HSA Mistaken Distribution
Sign Up

Why sign in to the Community?

  • Submit a question
  • Check your notifications
or and start working on your taxes
Announcements
TurboTax has you covered during Covid. Get the latest second stimulus info here.
cancel
Showing results for 
Search instead for 
Did you mean: 
Returning Member

HSA Mistaken Distribution

I have a HDHP with HSA for my family and have had this for 2018, 2019, and 2020. My 23 year old son is on my plan but is not a tax dependent. I assumed he could use my HSA because he was under 26 and permitted to be on my HDHP.  He used it for 2018 to 2020 and I have recently learned he is not eligible due to not being a tax dependent in the 3 years.  My HSA custodian said for 2019 and 2020 I can send back those funds with a "Mistaken Funds Form" but the deadline is passed for 2018.  Is my best approach to amend my 2018 tax return or is there an alternative option?  I do have enough other qualified expenses from 2018 that were never paid with my HSA and could "offset" my son's ineligible expenses from 2018 but I'm not sure if the IRS would accept this if I'm audited.  Please let me know the best approach.  Thanks, Jon.

4 Replies
New Member

HSA Mistaken Distribution

I have almost the exact same problem. We discovered recently that even though our son is still on our health plan, he is no longer our dependent. So we asked our HSA bank if we can return the 2019 funds with a mistaken distribution form and get a corrected 1099. We did, but now they say they can't correct the 1099. And that our mistaken distribution that we returned will show up on our 2020 1099. I am still a bit in the dark about how I fill out our 2019 taxes because of this.

Level 15

HSA Mistaken Distribution

First of all, you can use HSA funds to pay for expenses for yourself, a spouse, a dependent, or a person who could be a dependent if the only thing that disqualifies them is having income more than $4200, or the fact that they filed a joint return with a spouse.

 

In the case of a child who does not qualify as a dependent because they are 19 or older and not a full time student, or age 23 or older, you can still claim them as a dependent if you provided more than half their total financial support AND their income is less than $4200.  Since the income test does not apply to spending HSA funds on their care, the only real test (most of the time) is did you pay more than half their support?  Support includes a share of the rental value of your home if they live with you, including a share of food, utilities, property taxes and repairs; as well as direct financial support including tuition payments, tuition you pay for with loans in your name, money for clothing, travel and medical expenses, and of course, part of the medical insurance premiums.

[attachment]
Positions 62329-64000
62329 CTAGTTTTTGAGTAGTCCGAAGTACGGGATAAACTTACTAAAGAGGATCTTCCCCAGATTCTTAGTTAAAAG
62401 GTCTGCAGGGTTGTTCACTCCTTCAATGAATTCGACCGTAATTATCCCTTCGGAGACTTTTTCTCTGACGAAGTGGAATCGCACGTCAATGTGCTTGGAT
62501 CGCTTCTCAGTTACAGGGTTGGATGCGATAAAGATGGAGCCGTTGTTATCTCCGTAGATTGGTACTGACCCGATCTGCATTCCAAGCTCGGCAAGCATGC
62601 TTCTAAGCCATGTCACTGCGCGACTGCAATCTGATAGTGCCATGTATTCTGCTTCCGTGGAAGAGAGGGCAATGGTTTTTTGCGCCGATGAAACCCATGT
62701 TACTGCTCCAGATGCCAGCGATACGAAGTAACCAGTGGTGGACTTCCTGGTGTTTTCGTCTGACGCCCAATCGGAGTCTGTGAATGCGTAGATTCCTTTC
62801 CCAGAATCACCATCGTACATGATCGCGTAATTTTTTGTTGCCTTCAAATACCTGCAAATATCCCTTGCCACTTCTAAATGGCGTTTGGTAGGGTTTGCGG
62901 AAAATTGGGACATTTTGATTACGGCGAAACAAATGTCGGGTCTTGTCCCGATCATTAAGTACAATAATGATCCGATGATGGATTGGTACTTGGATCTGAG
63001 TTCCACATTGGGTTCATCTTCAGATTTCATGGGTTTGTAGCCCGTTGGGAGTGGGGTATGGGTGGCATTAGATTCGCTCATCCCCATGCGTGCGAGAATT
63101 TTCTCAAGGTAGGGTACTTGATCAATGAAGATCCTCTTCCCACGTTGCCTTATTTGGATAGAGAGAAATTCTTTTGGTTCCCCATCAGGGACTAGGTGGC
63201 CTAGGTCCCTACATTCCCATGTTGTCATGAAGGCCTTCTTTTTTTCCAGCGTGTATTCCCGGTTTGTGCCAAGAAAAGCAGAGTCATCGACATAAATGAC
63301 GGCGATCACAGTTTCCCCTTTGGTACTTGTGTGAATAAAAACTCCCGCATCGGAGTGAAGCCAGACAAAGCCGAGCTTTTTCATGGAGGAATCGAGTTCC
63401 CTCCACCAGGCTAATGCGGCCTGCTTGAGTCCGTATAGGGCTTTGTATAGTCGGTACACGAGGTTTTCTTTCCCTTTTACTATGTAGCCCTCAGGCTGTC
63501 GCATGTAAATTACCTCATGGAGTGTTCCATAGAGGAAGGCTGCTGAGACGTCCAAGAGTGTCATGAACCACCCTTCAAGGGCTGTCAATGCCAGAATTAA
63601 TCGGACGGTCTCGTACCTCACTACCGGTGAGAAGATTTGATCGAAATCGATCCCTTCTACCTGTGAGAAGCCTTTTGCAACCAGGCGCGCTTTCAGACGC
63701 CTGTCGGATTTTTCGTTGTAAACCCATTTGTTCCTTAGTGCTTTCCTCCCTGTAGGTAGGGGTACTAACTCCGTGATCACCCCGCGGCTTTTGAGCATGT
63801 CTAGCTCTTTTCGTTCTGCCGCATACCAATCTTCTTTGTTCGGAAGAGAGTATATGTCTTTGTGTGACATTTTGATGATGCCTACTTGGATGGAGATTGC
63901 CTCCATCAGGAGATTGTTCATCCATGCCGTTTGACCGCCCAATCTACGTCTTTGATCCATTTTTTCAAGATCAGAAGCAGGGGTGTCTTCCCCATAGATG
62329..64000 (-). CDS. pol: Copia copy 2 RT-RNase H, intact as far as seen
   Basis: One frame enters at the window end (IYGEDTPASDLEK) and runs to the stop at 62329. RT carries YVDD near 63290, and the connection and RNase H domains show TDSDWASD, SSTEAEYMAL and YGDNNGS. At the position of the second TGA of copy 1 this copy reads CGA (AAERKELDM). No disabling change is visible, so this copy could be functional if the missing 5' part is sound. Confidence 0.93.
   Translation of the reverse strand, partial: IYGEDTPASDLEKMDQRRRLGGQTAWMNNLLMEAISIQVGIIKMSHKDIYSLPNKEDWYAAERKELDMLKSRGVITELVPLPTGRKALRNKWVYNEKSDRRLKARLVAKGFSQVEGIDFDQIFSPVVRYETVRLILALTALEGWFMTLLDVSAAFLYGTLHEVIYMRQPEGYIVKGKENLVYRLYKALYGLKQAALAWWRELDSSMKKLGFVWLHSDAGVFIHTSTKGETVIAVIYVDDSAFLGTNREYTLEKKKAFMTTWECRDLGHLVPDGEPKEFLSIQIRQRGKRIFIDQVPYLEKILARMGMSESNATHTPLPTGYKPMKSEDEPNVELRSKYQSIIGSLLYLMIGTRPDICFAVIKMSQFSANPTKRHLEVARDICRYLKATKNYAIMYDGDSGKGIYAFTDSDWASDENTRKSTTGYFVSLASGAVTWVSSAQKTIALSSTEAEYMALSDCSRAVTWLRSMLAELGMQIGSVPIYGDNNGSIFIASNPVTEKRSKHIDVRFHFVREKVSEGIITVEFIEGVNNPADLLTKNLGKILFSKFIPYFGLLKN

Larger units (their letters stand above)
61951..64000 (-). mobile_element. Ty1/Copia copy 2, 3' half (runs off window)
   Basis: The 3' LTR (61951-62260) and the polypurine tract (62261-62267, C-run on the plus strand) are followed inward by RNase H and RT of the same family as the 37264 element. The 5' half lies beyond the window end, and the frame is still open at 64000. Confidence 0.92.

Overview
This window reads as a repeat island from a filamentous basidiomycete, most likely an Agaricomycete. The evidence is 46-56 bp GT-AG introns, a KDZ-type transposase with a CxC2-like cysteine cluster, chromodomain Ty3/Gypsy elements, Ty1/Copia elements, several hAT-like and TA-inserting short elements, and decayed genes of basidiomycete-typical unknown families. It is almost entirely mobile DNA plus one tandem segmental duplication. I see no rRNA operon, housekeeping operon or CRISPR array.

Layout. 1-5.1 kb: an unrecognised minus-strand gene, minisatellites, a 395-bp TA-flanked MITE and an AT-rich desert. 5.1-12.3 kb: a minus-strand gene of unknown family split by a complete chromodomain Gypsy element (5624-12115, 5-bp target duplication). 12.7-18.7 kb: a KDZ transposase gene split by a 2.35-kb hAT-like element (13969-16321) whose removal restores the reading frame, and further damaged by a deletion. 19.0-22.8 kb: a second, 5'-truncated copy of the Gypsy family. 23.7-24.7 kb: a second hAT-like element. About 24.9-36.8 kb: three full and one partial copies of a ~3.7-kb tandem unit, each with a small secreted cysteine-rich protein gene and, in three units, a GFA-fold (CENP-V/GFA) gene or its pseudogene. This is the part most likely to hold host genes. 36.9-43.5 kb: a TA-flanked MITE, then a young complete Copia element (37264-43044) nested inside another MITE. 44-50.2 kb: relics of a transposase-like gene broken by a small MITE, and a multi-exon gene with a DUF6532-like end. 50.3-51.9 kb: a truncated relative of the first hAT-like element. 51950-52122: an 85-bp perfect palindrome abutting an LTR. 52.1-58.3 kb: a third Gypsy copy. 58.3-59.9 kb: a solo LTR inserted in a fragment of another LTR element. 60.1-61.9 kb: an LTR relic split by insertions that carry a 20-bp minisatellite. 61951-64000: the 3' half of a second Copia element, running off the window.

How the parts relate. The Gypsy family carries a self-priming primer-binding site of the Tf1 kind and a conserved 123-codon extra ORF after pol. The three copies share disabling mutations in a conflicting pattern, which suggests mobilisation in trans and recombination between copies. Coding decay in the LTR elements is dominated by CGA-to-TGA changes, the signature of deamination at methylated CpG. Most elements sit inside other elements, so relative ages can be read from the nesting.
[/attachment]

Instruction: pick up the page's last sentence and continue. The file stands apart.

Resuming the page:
Are you still convinced the child does not qualify for you to pay their medical expenses from the HSA?

*Answers are correct to the best of my ability at the time of posting but do not constitute legal or tax advice.*
Level 15

HSA Mistaken Distribution


@tangrnand4 wrote:

I have almost the exact same problem. We discovered recently that even though our son is still on our health plan, he is no longer our dependent. So we asked our HSA bank if we can return the 2019 funds with a mistaken distribution form and get a corrected 1099. We did, but now they say they can't correct the 1099. And that our mistaken distribution that we returned will show up on our 2020 1099. I am still a bit in the dark about how I fill out our 2019 taxes because of this.


The plan trustee is not required to accept a return of mistaken contributions.  However, if they do accept a return of mistaken contributions (which must be made by the tax deadline of the next year; normally April 15 but July 15 this year), they must also issue a corrected 1099-SA.  See the instructions for form 1099-SA.

https://www.irs.gov/instructions/i1099sa#idm139635141519168

 

If they refuse, I would file your tax return using the corrected distribution amount.  When the IRS sends you a mismatch letter (and they will) send them a letter of explanation including copies of your correspondence with the HSA trustee.  If you have only been talking on the phone, send a letter to the HSA trustee by certified mail, explaining your situation and reference the 1099-SA instructions that if they accept a return of mistaken contributions, they must also correct the 1099-SA.  Keep copies of all correspondence to send to the IRS. 

*Answers are correct to the best of my ability at the time of posting but do not constitute legal or tax advice.*
Level 15

HSA Mistaken Distribution


@Jon777 wrote:

I have a HDHP with HSA for my family and have had this for 2018, 2019, and 2020. My 23 year old son is on my plan but is not a tax dependent. I assumed he could use my HSA because he was under 26 and permitted to be on my HDHP.  He used it for 2018 to 2020 and I have recently learned he is not eligible due to not being a tax dependent in the 3 years.  My HSA custodian said for 2019 and 2020 I can send back those funds with a "Mistaken Funds Form" but the deadline is passed for 2018.  Is my best approach to amend my 2018 tax return or is there an alternative option?  I do have enough other qualified expenses from 2018 that were never paid with my HSA and could "offset" my son's ineligible expenses from 2018 but I'm not sure if the IRS would accept this if I'm audited.  Please let me know the best approach.  Thanks, Jon.


All you need to show if audited is that your qualifying medical expenses for the year were equal to or more than the amount you withdrew from the HSA.  You do not have to do one-for-one matching between expenses and withdrawals. 

*Answers are correct to the best of my ability at the time of posting but do not constitute legal or tax advice.*
Dynamic Ads
v
Privacy Settings